I guess most prog rock devotees are familiar with the British multi-instrumentalist Anthony 'Ant' Phillips. He's best known as a founding member of Genesis. In this legendary prog band he played guitar and did the backing vocals. He left the band in 1970 following the recordings for Trespass, their second album. Phillips suffered from stage fright and according to his physician the best thing to do was leaving Genesis. He's also known for his work on the twelve-string guitar; his influence can be heard throughout Genesis' early records. In 1977 he started a solo career with his first album The Geese And The Ghost. Alongside recording prog rock albums, he also wrote a considerable amount of music for television, movies and so-called 'library music'. Phillips has always been an outstanding guitarist, whose music is drenched with influences of folk and classical music.
In 1978 he recorded the first volume of the Private Parts And Pieces series. Now 34 years later he released City Of Dreams, the eleventh album in this series which contains almost one hour of music divided into 31 tracks. While listening to these tracks it's hard to believe that I'm listening to the same musician who recorded The Geese And The Ghost 35 years ago. The main reason why City Of Dreams cannot be compared to his early work is a completely different musical approach. On his debut he used singers and the acoustic guitars formed a major part of his music. You can't find these characteristics on City Of Dreams, which is totally instrumental and mainly performed on keyboards. Only occasionally an electric guitar can be heard.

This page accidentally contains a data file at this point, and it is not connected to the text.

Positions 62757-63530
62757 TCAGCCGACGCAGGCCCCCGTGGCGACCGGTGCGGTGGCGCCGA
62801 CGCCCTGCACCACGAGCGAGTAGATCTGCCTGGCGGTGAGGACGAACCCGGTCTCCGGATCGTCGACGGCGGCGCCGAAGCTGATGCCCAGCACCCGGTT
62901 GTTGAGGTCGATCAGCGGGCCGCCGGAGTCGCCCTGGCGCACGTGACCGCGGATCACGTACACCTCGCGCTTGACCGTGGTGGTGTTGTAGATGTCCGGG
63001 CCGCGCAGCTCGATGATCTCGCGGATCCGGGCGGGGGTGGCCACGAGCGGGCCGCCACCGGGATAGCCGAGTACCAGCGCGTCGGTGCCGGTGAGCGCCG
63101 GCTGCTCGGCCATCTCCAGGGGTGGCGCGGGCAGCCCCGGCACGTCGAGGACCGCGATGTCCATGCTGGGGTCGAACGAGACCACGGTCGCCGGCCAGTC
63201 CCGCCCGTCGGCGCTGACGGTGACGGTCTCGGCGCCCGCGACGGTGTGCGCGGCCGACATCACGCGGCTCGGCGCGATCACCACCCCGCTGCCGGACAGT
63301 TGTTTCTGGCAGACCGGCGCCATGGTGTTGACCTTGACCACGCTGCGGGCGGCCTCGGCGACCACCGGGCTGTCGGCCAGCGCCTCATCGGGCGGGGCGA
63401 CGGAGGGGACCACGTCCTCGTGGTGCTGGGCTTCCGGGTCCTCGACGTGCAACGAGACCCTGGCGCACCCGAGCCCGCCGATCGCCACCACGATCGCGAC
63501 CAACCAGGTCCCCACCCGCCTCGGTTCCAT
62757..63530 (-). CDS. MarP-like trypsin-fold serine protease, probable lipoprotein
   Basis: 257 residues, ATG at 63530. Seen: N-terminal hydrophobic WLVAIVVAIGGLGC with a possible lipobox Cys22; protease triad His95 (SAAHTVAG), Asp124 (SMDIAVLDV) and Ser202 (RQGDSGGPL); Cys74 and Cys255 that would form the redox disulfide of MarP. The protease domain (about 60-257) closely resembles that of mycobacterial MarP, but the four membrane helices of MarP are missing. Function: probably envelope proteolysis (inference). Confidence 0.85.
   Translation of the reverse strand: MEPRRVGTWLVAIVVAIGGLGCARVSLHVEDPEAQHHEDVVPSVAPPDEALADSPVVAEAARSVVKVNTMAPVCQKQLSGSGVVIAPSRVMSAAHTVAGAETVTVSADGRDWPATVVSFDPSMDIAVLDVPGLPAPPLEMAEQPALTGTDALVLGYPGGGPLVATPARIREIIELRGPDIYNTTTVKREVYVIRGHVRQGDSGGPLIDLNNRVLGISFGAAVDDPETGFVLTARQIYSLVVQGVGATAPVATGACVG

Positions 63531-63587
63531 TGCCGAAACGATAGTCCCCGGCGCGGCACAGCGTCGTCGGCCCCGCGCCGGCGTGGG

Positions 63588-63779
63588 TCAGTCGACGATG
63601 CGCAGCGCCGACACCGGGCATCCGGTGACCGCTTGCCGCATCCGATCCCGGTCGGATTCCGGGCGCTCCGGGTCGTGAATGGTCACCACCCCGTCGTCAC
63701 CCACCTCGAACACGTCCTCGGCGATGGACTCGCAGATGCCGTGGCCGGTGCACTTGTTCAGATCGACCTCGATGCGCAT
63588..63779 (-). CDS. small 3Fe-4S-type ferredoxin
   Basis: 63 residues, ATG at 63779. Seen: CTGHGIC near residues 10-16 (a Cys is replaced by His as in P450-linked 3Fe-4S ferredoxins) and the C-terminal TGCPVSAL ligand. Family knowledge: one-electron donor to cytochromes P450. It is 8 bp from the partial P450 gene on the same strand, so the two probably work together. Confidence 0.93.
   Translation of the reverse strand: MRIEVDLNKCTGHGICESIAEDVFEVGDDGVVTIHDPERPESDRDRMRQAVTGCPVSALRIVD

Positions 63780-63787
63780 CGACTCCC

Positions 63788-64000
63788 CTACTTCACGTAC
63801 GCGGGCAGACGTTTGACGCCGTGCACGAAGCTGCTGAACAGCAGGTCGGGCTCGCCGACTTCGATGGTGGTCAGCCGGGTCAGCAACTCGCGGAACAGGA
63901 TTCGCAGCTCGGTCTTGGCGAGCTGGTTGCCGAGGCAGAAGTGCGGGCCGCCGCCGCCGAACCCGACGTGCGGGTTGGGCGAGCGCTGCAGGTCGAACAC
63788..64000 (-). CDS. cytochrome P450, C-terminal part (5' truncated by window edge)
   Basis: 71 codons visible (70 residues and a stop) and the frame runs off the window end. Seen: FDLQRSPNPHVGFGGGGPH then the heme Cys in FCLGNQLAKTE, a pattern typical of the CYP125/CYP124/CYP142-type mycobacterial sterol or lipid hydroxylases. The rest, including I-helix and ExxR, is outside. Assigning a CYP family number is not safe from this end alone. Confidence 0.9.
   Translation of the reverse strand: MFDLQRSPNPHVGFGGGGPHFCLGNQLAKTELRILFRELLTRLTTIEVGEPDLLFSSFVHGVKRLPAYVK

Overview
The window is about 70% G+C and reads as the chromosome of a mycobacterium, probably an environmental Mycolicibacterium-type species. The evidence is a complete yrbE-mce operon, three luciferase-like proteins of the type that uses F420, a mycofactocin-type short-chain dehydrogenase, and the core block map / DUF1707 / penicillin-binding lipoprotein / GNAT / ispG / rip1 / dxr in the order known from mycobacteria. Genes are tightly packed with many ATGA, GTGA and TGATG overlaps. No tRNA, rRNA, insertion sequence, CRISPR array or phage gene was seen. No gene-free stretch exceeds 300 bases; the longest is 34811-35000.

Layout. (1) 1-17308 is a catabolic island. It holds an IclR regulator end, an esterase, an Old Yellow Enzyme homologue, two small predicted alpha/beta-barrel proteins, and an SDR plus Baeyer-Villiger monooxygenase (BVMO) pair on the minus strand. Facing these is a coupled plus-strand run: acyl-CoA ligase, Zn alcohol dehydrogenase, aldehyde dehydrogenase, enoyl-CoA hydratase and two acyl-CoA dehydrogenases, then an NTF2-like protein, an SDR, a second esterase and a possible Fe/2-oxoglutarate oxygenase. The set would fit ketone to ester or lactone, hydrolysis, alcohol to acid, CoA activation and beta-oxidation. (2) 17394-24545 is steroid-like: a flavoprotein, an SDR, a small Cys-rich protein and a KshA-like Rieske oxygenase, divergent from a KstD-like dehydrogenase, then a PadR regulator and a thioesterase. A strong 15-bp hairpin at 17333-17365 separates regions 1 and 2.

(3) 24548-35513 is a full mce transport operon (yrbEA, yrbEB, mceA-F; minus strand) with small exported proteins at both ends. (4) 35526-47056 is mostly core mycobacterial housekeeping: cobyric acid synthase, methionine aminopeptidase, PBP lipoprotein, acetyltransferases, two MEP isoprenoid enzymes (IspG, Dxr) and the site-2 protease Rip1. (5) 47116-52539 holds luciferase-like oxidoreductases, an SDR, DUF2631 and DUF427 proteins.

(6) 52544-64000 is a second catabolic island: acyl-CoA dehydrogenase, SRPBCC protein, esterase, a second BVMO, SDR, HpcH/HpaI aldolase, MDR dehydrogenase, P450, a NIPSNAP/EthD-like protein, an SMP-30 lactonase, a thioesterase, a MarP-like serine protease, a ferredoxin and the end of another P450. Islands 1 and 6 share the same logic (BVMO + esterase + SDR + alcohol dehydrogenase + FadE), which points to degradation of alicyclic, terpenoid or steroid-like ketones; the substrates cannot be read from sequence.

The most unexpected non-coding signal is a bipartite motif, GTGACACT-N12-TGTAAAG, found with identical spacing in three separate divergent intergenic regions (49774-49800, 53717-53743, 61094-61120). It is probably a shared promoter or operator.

You could say that City Of Dreams is a very atmospheric album that prevailingly sounds mellow. The many soundscapes created with the keyboards sound very rich. These inventive musical landscapes are an ultimate rewarding journey for one's imagination. You can dream away on all those beautiful keyboard parts: just close your eyes; imagine mountains and oceans and the true nature of our planet. No traffic lights, rush hours and the stress of a daytime job. It's a pity that most of those beautiful ambient pieces last only a couple of minutes, but fortunately many of them are placed successively without a silence in between. This way you get the feeling that you're listening to a rather long track only interrupted by a moment of silence every now and then.
The music on this eleventh part of Private Parts And Pieces is rather difficult to compare to other acts, but I guess that the names of musicians like Tangerine Dream, Vangelis and Philip Glass will give an indication of the musical direction of this beautiful album. This record once again shows that Anthony Phillips is still an amazing composer and musician who will certainly please a lot of prog heads!
*** Henri Strik (edited by Peter Willemsen)
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